Furniture Mart, the titanic regional furniture shop listed on the Botswana Stock Exchange (BSE) has bemoaned the hostile trading scene in the markets it operate in, though its latest results have shown a rise in revenue.
The company said on its half year results for the six months to 31 January 2015 that the trading environment, particularly in Botswana and South Africa, remains difficult.
“The performance of the Group’s respective debtors’ books reflects the deteriorating credit climate in the region. As a result, profitability is lower, mainly due to higher impairment provisions and lower income yields earned from the debtors’ books,” said the company headed by Tobias Mynhardt.
Furnmart has in the past targeted Africa expansion on the back of the local market reaching saturation and lack of improvement in salaries of civil servants for three years. However, the company which has operations in Botswana, South Africa, Namibia and Zambia saw its topline rise by nine percent from P600 million on the prior year to P655 million. It bemoaned that profits are also negatively impacted by the start-up costs of new stores, higher depreciation charges and interest expenses, resulting in profit after tax that is materially lower compared to the previous year.
“The increased depreciation includes the write-off of software expenses subsequent to completion of the roll-out of the new IT system in Botswana, Namibia and Zambia,” it said.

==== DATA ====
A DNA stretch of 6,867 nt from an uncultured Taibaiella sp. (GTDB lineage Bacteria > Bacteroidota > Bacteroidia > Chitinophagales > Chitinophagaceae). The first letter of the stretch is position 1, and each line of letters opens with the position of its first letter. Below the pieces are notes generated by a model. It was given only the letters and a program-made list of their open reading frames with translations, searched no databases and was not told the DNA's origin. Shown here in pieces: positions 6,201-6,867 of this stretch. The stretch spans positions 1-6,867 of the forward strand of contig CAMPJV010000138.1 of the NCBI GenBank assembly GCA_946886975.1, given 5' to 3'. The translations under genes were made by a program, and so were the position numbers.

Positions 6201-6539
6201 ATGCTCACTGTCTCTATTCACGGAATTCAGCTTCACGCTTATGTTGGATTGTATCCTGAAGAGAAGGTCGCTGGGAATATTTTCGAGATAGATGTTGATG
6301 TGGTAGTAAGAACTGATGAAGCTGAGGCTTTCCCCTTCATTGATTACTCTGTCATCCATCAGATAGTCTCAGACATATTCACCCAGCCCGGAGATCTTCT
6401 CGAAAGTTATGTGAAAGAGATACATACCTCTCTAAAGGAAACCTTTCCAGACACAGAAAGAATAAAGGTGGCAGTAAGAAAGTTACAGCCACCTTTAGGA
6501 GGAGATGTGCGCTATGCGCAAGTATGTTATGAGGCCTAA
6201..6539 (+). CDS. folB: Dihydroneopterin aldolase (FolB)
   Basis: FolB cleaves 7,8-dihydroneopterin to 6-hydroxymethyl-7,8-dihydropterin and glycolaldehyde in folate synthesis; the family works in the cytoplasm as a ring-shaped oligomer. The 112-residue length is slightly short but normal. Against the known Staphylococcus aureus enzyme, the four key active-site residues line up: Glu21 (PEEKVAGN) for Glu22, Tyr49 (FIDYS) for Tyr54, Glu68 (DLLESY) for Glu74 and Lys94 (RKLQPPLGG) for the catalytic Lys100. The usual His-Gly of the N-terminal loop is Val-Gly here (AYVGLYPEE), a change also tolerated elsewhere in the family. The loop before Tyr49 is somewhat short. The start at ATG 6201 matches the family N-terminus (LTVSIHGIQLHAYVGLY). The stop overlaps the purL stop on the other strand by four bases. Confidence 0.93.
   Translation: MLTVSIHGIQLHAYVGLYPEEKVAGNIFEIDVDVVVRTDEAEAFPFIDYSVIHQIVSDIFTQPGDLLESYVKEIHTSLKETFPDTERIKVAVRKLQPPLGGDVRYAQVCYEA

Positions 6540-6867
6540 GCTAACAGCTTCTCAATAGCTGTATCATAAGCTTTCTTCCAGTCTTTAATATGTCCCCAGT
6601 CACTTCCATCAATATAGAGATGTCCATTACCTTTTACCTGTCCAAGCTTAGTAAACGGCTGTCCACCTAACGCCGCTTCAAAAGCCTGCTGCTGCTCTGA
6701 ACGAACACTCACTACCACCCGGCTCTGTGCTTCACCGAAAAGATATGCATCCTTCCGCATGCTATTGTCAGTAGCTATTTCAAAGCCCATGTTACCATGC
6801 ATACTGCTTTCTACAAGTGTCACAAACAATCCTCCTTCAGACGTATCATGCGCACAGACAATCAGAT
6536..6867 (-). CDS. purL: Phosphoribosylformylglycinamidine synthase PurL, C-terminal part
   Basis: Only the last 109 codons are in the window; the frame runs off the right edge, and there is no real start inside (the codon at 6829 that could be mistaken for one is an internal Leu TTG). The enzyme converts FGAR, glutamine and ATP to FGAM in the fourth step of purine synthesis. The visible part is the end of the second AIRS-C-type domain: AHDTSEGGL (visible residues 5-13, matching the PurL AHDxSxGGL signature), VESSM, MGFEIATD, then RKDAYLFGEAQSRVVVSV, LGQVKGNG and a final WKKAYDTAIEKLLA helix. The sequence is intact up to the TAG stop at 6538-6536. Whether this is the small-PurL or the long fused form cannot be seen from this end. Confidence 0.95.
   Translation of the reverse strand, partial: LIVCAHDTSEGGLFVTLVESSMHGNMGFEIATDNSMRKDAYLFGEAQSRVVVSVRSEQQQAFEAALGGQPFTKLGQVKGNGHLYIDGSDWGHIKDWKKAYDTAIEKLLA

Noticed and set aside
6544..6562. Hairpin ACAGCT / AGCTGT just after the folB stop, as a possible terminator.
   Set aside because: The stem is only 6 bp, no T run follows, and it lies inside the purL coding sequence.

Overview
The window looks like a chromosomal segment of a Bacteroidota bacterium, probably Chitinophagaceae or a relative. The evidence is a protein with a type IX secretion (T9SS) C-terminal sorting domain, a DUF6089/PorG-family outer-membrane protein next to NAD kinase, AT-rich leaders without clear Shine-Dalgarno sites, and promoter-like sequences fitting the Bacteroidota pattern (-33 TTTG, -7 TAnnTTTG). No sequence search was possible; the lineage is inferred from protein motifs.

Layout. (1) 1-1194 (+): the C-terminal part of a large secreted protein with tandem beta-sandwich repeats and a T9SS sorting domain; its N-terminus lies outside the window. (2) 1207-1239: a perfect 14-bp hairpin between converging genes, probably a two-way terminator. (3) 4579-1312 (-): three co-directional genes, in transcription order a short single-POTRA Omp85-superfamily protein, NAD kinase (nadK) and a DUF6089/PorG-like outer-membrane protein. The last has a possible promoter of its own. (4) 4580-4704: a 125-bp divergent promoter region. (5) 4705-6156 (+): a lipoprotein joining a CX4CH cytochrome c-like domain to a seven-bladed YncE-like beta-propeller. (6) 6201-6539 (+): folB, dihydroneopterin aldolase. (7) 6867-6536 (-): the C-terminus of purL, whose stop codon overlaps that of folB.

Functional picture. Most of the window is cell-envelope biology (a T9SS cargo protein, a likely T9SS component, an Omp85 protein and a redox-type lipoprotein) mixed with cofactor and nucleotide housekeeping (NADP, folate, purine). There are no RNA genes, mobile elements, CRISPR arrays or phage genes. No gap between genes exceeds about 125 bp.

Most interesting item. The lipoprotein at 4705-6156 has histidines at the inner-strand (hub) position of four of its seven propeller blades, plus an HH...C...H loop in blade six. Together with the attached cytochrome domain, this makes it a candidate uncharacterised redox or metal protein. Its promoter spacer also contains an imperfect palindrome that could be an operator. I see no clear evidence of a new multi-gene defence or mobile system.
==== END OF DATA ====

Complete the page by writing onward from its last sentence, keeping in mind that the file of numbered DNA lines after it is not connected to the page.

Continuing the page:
“The higher interest charge is the result of increased long term funding, which has been raised for future growth.”
Nevertheless, the group opened four new Furnmart stores during the period under review. Going forward, it said one Home Corp store and one Furnmart store are planned for opening in South Africa in May 2015.
It is also nearing completion of the roll-out of the new IT platform. All stores with the exception of South Africa have been converted to the new system. The South African stores will be converted by May 2015. The Group will benefit from this investment through enhanced efficiencies in areas of in-store operations, reporting, credit follow-up and credit granting.
The group has forecast that difficult trading conditions in the credit retail market are expected to continue for the remainder of the year. However, it said its management will continue to focus on improving collections, improving credit granting processes and containing costs through emphasis on productivity and improved efficiencies.
“Despite the adverse trading conditions the Group will continue its expansion plans in line with its strategy of diversification of country risk. Ongoing rationalisation in the industry increases the potential to obtain prime sites in appropriate towns and villages.”